Nursing home patient information found in residents' yards

By Amber Parcher
The Gazette
Thursday, April 8, 2010

Montgomery County's Department of Health and Human Services is looking into how numerous Wheaton nursing home papers containing sensitive patient information have made their way into nearby neighbors' yards over the past few months.

Last month, the county sent a nursing home inspector to investigate complaints from residents in the Wheaton Regional Park Civic Association who said they have found internal documents from the nearby ManorCare Health Services that contain patient conditions, names and Social Security numbers.

After the visit, the inspector cited ManorCare for inappropriate conduct, but details on what exactly the nursing home did wrong will not be released for another 10 days, said Nancy Grimm, the director of the state's Office of Health Care Quality. Grimm's department can impose fines or a correction plan to rectify a problem, she said.

ManorCare Health Services is a nursing home on Georgia Avenue run by HCR ManorCare, one of the nation's largest hospice, nursing home and home-care providers.

The director of nursing at ManorCare Health Services, Donna Hof, referred questions to ManorCare's corporate marketing communicator, Julie Beckert.

"The safety and well-being of our patients is our utmost concern, and we take precaution to ensure their well-being and privacy," Beckert wrote in a March 26 statement e-mailed to The Gazette. "Unfortunately, a few facility papers that were thrown away were found in a neighbor's yard."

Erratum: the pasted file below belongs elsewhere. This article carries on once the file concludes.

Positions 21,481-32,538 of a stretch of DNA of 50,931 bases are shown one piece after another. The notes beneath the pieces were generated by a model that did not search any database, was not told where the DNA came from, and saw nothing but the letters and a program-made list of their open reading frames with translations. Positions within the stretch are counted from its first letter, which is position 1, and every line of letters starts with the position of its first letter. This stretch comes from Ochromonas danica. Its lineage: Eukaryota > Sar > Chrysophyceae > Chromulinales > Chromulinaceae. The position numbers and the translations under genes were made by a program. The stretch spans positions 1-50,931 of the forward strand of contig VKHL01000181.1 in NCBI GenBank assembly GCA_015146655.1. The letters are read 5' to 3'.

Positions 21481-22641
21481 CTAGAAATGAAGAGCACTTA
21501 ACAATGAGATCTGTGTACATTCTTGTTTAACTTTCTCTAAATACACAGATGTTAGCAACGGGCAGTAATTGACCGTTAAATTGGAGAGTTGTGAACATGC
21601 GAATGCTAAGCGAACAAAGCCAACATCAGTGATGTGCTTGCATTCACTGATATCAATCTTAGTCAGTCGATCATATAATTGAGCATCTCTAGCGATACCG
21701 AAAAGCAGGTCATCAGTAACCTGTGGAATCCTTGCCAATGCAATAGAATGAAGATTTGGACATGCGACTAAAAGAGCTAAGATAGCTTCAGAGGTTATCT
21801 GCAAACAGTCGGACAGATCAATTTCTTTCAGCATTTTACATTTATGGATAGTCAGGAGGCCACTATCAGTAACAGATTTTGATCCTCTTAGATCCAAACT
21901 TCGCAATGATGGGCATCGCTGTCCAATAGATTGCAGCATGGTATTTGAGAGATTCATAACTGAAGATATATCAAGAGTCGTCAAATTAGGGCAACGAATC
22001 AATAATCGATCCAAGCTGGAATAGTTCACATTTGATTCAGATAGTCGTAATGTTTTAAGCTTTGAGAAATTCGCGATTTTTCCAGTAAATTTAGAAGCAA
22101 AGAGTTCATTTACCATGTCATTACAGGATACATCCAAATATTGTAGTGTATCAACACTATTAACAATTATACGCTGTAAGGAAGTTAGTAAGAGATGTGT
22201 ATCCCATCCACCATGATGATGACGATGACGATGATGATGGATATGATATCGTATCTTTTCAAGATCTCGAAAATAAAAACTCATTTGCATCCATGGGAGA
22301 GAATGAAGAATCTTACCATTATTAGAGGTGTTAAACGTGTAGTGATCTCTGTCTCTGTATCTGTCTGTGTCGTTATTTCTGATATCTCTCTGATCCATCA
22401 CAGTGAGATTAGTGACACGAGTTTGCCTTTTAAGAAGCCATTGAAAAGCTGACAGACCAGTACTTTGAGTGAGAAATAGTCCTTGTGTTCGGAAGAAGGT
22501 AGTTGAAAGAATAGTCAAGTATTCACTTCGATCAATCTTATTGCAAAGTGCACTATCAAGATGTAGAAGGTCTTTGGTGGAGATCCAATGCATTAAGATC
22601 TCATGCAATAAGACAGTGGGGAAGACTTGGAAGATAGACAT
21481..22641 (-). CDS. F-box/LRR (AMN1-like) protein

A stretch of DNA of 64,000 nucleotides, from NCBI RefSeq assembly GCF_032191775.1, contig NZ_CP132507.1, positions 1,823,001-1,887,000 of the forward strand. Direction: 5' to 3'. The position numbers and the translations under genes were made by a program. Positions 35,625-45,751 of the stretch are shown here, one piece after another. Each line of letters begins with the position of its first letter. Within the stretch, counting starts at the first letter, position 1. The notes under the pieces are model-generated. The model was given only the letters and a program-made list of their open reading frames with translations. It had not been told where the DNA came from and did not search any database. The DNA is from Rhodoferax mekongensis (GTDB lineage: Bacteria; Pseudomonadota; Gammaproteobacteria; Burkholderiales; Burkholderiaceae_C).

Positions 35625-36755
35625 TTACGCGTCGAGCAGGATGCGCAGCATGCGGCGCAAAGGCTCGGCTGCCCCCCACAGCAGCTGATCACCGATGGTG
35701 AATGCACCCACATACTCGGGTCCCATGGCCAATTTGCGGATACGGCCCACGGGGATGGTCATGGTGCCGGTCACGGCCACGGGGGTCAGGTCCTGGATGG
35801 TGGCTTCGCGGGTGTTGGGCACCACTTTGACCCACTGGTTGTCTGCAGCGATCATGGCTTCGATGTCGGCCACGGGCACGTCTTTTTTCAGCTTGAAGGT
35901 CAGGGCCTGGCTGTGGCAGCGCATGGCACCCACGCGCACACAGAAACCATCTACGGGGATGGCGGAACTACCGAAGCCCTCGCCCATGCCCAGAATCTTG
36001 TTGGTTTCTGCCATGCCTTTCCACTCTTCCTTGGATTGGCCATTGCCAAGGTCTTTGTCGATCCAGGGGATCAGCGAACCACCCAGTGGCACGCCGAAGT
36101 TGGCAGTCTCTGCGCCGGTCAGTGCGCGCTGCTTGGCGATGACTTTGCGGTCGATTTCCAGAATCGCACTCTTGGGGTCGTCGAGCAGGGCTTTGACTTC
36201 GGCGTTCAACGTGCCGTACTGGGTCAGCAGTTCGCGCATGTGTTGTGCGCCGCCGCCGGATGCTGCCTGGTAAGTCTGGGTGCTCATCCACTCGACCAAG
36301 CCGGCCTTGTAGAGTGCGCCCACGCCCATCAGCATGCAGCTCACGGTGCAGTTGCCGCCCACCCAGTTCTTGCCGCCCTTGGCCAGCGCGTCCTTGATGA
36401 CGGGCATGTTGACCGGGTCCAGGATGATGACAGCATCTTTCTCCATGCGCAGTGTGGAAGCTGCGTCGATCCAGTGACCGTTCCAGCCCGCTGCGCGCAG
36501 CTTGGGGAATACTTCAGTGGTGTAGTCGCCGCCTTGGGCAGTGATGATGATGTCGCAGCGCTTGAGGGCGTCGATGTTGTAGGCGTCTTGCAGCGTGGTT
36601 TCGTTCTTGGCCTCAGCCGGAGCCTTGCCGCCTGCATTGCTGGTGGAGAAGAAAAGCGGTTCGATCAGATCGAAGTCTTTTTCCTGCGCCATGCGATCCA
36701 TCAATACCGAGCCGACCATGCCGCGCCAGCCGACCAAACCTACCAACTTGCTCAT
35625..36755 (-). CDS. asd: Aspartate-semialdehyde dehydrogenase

Beckert said in the statement that ManorCare is working with federal, state and local officials to make sure it properly trains its staff on how to destroy sensitive documents in accordance with the federal Health Insurance Portability Accountability Act, which requires physicians to control the ways in which they use and disclose patients' protected health information.

Residents say the problem creates concern that the facility isn't taking patients' security seriously.

"I have a stack of information. I know the names of employees who work there; I have everything," said Kimberly Persaud, president of the Wheaton Regional Park Civic Association.

Persaud lives on Henderson Avenue, just south of the nursing home. Over the years, she said, she has plucked numerous pieces of patient information from her azalea bushes.

Other residents, who live on streets farther from the nursing home, said they have found nursing home documents on their lawns since February.

Anderson said 32 nursing homes operate in Montgomery County, and her department inspects them regularly and on request. She said the county surveyors act on behalf of the state's Department of Health and Mental Hygiene, which can take regulatory action if the county finds a nursing home violated health regulations.

No regulatory action has been taken against ManorCare, Anderson said.

Parker Avenue resident Mary Jane Berry, who found ManorCare documents on her lawn in February that contained diagnoses of patients' wound types and physicians' recommended treatment, said having the problem in the first place is unacceptable. Berry said she works as a social worker in a medical setting.

She said it's inconceivable that nursing staff wouldn't shred the documents immediately.

"You don't do that. You shred everything with patient names on it," Berry said. "This is kind of horrifying."

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